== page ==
Mr. Speaker, community governments are critical partners in building a strong and independent North. As we near the end of our term, it is a good time to look back at the work we have done to support community governments and the challenges that still remain.
In 2013, the Department of Municipal and Community Affairs launched the Accountability Framework for community governments. This tool is used to measure the performance of community governments based on 14 defined indicators. MACA is currently collecting and analyzing the 2014-2015 data that will be used to create a unique work plan with each government based on that community’s specific needs.
Mr. Speaker, the importance of MACA working collaboratively with community governments cannot be overstated. In May of this year, the Department was honoured to receive the NWT Association of Communities President’s Award in recognition of the collaborative approach taken in the Formula Funding Review. The Formula Funding Review was undertaken by a working group of Senior Administrative Officers and elected officials from communities across the North, as well as senior staff from MACA.
As a result of the research and discussions carried out by the working group, a new needs-based approach was developed that better addresses community requirements. This work would not have been possible without the support and engagement of the community government representatives and NWTAC.
MACA is committed to supporting the communities by offering training and development opportunities for community government representatives. Working with its partners, the Department is administering the Public Service Capacity Initiative, which includes a series of programs designed to enhance community government public service capacity.
The focus of the initiative is to recruit, retain and train senior level community government staff, and a Community Government Training Specialist position has been created in the South Slave Region to provide coaching, mentoring and on-site support. Since the initiative began in 2009, MACA and its partners have supported a total of 22 trainees from 18 communities.
With the improved training and development opportunities being offered to community government representatives, many community governments are thriving.
However Mr. Speaker, despite the very best efforts of many people, we are reminded that some communities still struggle to deliver full services to all residents. We know that there are some communities that are struggling to meet demands with inadequate resources, some struggle with capacity and having skilled workers, while others face larger challenges with governance and having effective by-laws and policies in place.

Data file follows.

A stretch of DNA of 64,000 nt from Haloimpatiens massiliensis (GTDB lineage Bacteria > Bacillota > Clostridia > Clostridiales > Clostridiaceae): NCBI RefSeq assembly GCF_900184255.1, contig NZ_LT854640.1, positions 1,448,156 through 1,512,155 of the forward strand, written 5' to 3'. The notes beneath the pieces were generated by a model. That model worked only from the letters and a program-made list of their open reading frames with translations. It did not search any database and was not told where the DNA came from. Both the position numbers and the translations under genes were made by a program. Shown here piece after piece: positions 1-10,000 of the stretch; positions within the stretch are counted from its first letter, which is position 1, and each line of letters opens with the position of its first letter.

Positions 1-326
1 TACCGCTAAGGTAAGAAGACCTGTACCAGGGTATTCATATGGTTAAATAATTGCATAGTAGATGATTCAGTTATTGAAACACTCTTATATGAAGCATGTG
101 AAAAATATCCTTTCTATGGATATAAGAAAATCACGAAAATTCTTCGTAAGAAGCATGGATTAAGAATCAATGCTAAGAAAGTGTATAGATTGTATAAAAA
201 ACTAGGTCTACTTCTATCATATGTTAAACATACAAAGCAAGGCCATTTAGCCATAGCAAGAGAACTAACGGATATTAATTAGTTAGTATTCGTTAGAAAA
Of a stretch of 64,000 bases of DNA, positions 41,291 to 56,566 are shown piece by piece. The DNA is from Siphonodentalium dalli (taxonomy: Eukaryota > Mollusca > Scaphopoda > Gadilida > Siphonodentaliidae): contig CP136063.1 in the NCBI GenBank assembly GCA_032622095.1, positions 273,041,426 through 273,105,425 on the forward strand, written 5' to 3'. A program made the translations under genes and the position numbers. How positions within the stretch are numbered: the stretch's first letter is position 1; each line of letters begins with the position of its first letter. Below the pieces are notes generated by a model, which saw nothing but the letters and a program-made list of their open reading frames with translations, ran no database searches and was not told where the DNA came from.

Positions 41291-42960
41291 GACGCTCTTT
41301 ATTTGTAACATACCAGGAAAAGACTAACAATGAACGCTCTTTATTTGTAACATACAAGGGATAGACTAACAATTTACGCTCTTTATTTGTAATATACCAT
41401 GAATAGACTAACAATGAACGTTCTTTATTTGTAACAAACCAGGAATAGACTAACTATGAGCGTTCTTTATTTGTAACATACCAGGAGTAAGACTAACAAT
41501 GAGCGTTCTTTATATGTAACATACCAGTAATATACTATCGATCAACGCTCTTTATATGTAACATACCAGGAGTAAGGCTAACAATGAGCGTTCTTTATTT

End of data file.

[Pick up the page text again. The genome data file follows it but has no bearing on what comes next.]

We currently have one community under municipal administration and another under municipal supervision. These are significant steps and were only necessary due to extreme conditions. However, while these administrative and supervision orders were necessary, I am pleased to report that both communities appear to be progressing, and we expect them to return to normal in the future.
Some NWT communities are run by Aboriginal governments under the authority of Aboriginal Affairs and Northern Development Canada or AANDC. In these communities, the GNWT has a contractual relationship for the administration of municipal like services. Despite providing funding for these services, and training and development through the School of Community Government, some of these Designated Authorities continue to run deficits and are challenged by governance issues. MACA is continuing to work with AANDC to support Band Councils and Band Managers to provide more capacity building and improved governance support.
MACA is also responding to new forms of governance, with progress being made toward the implementation of the Délînê Self-Government Agreement in September 2016. The community has hired an implementation team that is working alongside DAAIR and MACA to ensure that all necessary components are in place and ready by next September. The three parties have agreed upon an implementation plan, and meet regularly to discuss objectives, track progress and outline responsibilities.
Mr. Speaker, as you can see there has been some very good work to support and develop community governments, while at the same time we also have new and ongoing challenges to address.
The Department has done good work and I invite all Members to join me in thanking all its staff and management for all of their efforts to improve the quality of living for our residents in their communities.
Thank you, Mr. Speaker.